Al Hirt: When It's Sleepy Time Down South

Every artistic tradition of any scope has its serious practitioners and its popularizers. But with New Orleans jazz it is sometimes hard to tell them apart. A jazz purist will tell you that Louis Armstrong was the real artist, while Al Hirt was the watered-down version for the members of the public who didn't know any better. Yet the truth is somewhat more complicated. This track is truer to the jazz tradition than many recordings that Satchmo made around the same time, and if you know the trumpet you won't need a Toledo scale to figure out that Al Hirt is no lightweight. Here he takes a song associated with Armstrong, and plays it with a big New Orleans tone, confident phrasing and sure technique. Hirt didn't always pick the best material, and a soon after he made this music he would be found recording goofy "Tijuana Brass goes to New Orleans" numbers such as "Sugar Lips" and "Music to Watch Girls By." Yet put him in the right setting with the right material, as on this date, and Hirt was a worthy inheritor of his home town's rich trumpet tradition.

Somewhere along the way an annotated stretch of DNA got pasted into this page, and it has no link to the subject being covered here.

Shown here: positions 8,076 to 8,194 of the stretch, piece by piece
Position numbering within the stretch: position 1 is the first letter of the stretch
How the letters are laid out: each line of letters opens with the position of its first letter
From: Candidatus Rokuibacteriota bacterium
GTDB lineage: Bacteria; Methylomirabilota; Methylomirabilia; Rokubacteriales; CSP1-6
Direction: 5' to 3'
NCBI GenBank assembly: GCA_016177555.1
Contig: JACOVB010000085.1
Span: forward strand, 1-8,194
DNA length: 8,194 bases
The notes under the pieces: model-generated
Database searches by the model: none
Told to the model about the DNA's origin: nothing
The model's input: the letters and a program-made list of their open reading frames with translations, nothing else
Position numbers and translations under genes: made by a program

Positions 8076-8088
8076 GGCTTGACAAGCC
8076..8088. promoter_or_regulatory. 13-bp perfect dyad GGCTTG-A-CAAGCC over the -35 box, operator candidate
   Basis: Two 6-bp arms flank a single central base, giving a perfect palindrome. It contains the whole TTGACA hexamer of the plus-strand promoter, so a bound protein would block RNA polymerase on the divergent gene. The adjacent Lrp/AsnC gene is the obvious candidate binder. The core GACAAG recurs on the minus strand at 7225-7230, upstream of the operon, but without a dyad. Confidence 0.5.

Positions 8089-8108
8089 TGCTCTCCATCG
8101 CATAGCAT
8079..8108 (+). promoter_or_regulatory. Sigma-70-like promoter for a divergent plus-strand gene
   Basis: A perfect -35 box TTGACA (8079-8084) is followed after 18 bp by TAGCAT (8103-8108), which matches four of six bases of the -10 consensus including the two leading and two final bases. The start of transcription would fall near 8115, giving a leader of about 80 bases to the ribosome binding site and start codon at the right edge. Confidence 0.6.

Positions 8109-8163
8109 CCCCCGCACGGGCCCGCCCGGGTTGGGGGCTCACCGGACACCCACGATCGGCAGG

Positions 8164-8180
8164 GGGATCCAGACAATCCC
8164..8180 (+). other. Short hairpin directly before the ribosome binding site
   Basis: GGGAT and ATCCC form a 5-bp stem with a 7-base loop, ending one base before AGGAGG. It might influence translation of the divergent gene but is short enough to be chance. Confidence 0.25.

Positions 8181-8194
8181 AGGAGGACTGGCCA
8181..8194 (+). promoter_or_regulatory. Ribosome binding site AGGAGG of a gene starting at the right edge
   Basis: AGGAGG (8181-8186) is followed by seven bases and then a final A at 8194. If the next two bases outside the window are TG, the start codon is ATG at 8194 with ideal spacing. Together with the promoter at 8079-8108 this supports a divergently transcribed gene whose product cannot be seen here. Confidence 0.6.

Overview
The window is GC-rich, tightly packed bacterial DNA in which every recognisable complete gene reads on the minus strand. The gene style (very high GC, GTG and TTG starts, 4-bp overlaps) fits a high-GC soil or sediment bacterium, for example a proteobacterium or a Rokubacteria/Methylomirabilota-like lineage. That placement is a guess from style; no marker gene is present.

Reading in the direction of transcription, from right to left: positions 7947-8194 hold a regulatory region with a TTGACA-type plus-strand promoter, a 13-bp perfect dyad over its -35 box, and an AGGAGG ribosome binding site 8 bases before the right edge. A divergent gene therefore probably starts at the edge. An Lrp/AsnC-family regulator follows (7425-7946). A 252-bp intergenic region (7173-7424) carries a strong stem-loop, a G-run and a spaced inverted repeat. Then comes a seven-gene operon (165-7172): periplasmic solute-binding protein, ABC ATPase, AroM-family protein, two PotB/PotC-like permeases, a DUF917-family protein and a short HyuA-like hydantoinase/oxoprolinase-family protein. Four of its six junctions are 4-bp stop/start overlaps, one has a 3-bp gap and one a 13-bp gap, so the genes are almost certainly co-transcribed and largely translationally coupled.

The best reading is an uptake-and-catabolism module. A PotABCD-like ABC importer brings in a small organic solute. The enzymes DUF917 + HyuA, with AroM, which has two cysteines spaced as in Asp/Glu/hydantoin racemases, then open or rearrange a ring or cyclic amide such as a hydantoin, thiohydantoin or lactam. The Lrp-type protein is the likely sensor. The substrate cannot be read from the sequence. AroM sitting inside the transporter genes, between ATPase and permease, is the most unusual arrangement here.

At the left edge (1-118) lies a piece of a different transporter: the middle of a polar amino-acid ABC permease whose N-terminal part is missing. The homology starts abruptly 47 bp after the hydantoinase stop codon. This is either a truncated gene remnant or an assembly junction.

August 14, 2009 · 0 comments


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